Texas, or the Lone Star State as it’s commonly referred to, is one of the Southern states within the U.S.
While Texas might be one of the more famous American states, there’s no need to feel bad if you’re not sure where exactly it is; after all, we live in a big world, and it’s not always easy to keep track of where everything is.
However, our goal in writing this article is to ensure that you’re never unsure again about where Texas is and how to find it on a map.
We’ll be going over these things today, and we’ll also share with you some fun facts about the state of Texas that you might be interested in.
Where Is Texas Located?
As we’ve mentioned, Texas is one of the Southern American states. More specifically, Texas is in the South Central region of the U.S., which aside from Texas includes Arkansas, Louisiana and Oklahoma.
Texas shares a border with each of the other three states in the South Central region, as well as the state of New Mexico just to the west.
Texas also shares a border with the Mexican states of Coahuila, Chihuahua, Tamaulipas, and Nuevo León. A large part of Texas also makes up part of the coastline of the Gulf of Mexico.
Where Is Texas on a U.S. Map?
Texas is pretty easy to identify on a map of the U.S., thanks to both the distinctive shape of the state and its location within the U.S.
If you look up a picture of Texas on a map, you’ll know exactly what we’re talking about. The northwest part of the state is taken up by the Texas Panhandle, which has a rectangular shape and squared-off borders.
To the southwest is the border with Mexico, which has a gentler, more curved appearance, and to the southeast is the coastline by the Gulf of Mexico and the borders with Louisiana, Arkansas, and Oklahoma have a somewhat more jagged look to them.
Basically, when looking for Texas on a map of the U.S., just look for the big, oddly shaped state right at the bottom middle of the country that appears to jut down into Mexico.
Interesting Facts About Texas
Where to even begin with this? Texas is probably one of the most interesting states in all of the U.S., thanks to its storied past and significance in many important historical events within the States.
Brief History of Texas
For starters, six different nations have laid claim to Texas at one point or another; if you’ve ever heard the slogan “six flags over Texas” before, this is what it’s referring to.
This began in 1519 when Spain gained control over the region; in the following centuries, control of the state switched to France and then to Mexico. In 1836, Texas became a sovereign state and remained that way until 1845 when it joined the Union.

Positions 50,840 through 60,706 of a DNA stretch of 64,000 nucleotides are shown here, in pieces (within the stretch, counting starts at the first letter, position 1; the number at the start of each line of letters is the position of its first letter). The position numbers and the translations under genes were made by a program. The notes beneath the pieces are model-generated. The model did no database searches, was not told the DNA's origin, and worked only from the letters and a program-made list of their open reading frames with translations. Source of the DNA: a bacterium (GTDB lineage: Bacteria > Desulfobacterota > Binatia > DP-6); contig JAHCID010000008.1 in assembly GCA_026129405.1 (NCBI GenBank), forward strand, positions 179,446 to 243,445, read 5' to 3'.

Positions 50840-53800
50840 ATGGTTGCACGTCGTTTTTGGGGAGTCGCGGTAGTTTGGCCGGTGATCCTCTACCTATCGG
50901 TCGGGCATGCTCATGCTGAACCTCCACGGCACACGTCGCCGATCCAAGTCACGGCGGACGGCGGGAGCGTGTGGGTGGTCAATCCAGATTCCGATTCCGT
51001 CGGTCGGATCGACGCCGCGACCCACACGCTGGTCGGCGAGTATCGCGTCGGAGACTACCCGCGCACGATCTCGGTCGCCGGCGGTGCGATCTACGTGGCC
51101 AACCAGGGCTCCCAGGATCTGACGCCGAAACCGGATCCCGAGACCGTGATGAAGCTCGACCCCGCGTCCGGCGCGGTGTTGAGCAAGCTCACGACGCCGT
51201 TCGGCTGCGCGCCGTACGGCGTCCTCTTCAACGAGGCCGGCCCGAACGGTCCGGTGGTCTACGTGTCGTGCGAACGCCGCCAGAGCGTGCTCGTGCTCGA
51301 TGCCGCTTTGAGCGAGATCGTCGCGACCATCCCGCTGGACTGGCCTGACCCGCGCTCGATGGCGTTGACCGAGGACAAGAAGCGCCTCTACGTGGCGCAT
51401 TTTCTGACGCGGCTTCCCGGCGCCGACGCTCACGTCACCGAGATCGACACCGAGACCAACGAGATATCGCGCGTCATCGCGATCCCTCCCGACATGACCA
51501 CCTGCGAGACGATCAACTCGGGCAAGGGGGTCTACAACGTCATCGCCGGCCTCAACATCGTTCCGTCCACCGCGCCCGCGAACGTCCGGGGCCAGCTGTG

During the American Civil War, the Confederacy briefly controlled the state from 1861 until 1865, at which point the Union took the state back.
We could talk for ages about the history of Texas alone, but you’re probably more interested in the weird, lesser-known trivia concerning the state.
Languages spoken in Texas
For example, you can probably guess that English is the most commonly spoken language in the state, and you probably won’t be surprised to learn that Spanish is the second most common language.
But did you know that Vietnamese is the third?
This is because tons of Vietnamese ended up fleeing the country during and in the years following the Vietnam war, and many of them decided to move to Texas because the climate was similar to Vietnam, the Texas economy was doing well at the time, and the proximity to the Gulf of Mexico made it appealing to Vietnamese who had a background in the fishing industry.
Food and Drink
Texas is also the origin of several well-known food-related items.
The popular soft drink Dr. Pepper was created in Texas in 1885, and the classic frozen margarita was also invented by a Texan in 1971.
Whole Foods, a grocery store chain that currently has hundreds of stores in North America (and even a few in the U.K.) was also founded in Texas.
Other things that come from Texas are the word “maverick”, meaning an unorthodox or free-thinking person.
The origin of this word comes from Samuel Maverick, a Texan rancher in the 19th century who gained notoriety for refusing to brand his cattle.
Size of Texas
What else is interesting about Texas? How about the fact that with an area of almost 269,000 square miles, it’s larger than literally every country in Europe (except Russia)?
Or that the state is home to the largest bat colony in North America?
Or the fact that the road with the fastest speed limit in all of the U.S. is in Texas?
We could go on and on about interesting Texas facts, but for the sake of moving things along let’s finish off by talking about the state’s capital.
What Is the Capital of Texas?
Austin is the capital of Texas, and was first incorporated on December 27th, 1839.
Austin is the fourth-most-populous city in the state, after Houston, San Antonio, and Dallas, and is the eleventh-most-populous city in the U.S. overall.
Located more or less in the center of the state, Austin is definitely a place you’ll want to check out if you plan on paying a visit to the Lone Star State.
Austin is a major cultural hub in the States and is home to a ton of interesting events and sights.
One of the most well-known Austin events is the annual South by Southwest (SXSW) festival.
SXSW is actually a collection of festivals centered around music, film, and interactive media that all take place at the same time.
Several artists such as James Blunt and Hanson have achieved their initial success through participating at SXSW.
Other less famous but still noteworthy sights in Austin include The Cathedral of Junk, a crazy construct of miscellaneous trash constructed over the course of several decades by a single man in his own backyard, and the classic “Hi, How Are You” mural created by visual artist and outsider musician Daniel Johnston, among many others.